Winter storm observing and the 'Warm Wedge'
The forecast model roller coaster lives year-round, not just during the spring storm observing season. A big winter storm has been suggested by the various models to hit the midwest, anywhere from a St. Louis - Chicago - Indianapolis - Cleveland region. Precip forecasts range from a foot or more of snow, an inch or so of snow, glaze ice, or just rain. With the models all over the place, it is hard to tell what to make of the upcoming week.
The worst of any such snow/ice storm will remain out of my expedition range. However, I'll consider a one or two hour drive west or northwest into Kentucky or Ohio Friday night, if it looks like West Virginia is going to suffer from the dreaded 'warm wedge' that keeps these types of snow events from reaching Charleston. The 'warm wedge' effect is simply the mountains blocking in a layer of warm air near the surface even after the cold front passes, keeping areas on the immediate west side of the Appalachians in the liquid precip (rain) mode. Last year, a similar system necessitated a drive west to Morehead and Vanceburg, Kentucky to get into snow.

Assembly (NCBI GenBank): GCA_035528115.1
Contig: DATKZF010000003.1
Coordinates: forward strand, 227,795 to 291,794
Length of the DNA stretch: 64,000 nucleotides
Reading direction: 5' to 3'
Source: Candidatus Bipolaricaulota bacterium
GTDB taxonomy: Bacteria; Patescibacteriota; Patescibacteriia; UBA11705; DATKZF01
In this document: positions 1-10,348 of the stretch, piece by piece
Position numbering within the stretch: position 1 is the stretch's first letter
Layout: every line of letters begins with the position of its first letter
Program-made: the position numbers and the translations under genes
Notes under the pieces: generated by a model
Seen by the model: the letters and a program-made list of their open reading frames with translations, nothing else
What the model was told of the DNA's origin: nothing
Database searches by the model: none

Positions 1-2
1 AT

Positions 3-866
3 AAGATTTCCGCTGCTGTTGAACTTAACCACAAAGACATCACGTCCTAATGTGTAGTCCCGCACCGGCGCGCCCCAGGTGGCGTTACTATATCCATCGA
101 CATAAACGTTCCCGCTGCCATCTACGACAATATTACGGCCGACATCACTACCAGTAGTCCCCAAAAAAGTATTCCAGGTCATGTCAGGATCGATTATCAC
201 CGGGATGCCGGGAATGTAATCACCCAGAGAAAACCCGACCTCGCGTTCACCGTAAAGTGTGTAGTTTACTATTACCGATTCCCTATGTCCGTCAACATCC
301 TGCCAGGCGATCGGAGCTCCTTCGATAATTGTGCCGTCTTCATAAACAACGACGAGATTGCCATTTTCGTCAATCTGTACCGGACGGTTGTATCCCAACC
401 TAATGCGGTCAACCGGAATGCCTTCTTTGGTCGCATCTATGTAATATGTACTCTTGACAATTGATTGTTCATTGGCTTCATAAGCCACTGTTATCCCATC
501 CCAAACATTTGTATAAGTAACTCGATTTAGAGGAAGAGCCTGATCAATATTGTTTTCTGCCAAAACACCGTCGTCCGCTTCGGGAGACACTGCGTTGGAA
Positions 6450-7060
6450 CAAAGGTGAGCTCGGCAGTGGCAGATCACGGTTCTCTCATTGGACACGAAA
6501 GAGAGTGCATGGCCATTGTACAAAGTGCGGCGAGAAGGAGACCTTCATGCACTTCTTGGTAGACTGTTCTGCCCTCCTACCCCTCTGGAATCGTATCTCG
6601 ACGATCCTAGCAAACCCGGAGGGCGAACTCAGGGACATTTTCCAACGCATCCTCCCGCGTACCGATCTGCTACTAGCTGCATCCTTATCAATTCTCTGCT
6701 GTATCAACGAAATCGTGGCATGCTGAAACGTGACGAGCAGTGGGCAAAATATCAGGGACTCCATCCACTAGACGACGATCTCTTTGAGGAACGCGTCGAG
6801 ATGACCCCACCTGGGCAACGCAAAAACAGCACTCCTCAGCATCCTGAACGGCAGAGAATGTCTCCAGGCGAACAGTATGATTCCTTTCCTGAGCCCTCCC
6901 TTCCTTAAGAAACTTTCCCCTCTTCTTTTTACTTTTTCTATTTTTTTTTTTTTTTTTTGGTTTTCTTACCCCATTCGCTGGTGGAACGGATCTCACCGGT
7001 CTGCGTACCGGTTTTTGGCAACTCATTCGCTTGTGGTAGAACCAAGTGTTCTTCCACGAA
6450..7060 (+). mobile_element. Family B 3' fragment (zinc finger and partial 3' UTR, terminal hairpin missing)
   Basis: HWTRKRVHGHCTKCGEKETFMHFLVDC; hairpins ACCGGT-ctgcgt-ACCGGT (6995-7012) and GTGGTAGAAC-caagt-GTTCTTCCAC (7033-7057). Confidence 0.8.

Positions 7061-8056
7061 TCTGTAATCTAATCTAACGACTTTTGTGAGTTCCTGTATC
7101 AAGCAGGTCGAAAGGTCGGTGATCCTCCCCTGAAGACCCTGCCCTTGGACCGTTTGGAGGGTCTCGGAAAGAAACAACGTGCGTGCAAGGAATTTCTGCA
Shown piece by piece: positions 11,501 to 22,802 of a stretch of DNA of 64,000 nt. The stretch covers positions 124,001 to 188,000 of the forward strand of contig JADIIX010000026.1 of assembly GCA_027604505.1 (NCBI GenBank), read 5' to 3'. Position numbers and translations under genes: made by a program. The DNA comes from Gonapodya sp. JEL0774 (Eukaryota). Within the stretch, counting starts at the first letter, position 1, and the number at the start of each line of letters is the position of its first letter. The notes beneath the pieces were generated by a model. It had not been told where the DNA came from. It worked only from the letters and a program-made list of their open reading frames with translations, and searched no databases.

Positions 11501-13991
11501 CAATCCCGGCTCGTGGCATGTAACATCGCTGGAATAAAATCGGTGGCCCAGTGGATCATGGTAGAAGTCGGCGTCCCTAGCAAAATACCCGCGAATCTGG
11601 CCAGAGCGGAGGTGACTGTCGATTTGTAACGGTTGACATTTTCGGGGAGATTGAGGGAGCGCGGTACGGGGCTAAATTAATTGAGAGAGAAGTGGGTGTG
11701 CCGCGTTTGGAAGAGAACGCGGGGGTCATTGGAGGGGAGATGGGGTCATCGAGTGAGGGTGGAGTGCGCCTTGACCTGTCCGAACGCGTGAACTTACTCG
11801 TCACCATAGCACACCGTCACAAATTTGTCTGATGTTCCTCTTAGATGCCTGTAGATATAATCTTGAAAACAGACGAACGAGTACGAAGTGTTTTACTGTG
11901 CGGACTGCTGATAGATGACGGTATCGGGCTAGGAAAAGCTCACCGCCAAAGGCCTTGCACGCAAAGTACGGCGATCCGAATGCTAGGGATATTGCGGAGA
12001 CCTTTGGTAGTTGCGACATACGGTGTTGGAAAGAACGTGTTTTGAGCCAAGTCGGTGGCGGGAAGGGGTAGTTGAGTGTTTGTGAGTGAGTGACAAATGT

We may even have some severe weather prospects on Thursday night into Friday, but climatology keeps me from getting too excited. As always, it's worth keeping an eye on nonetheless.
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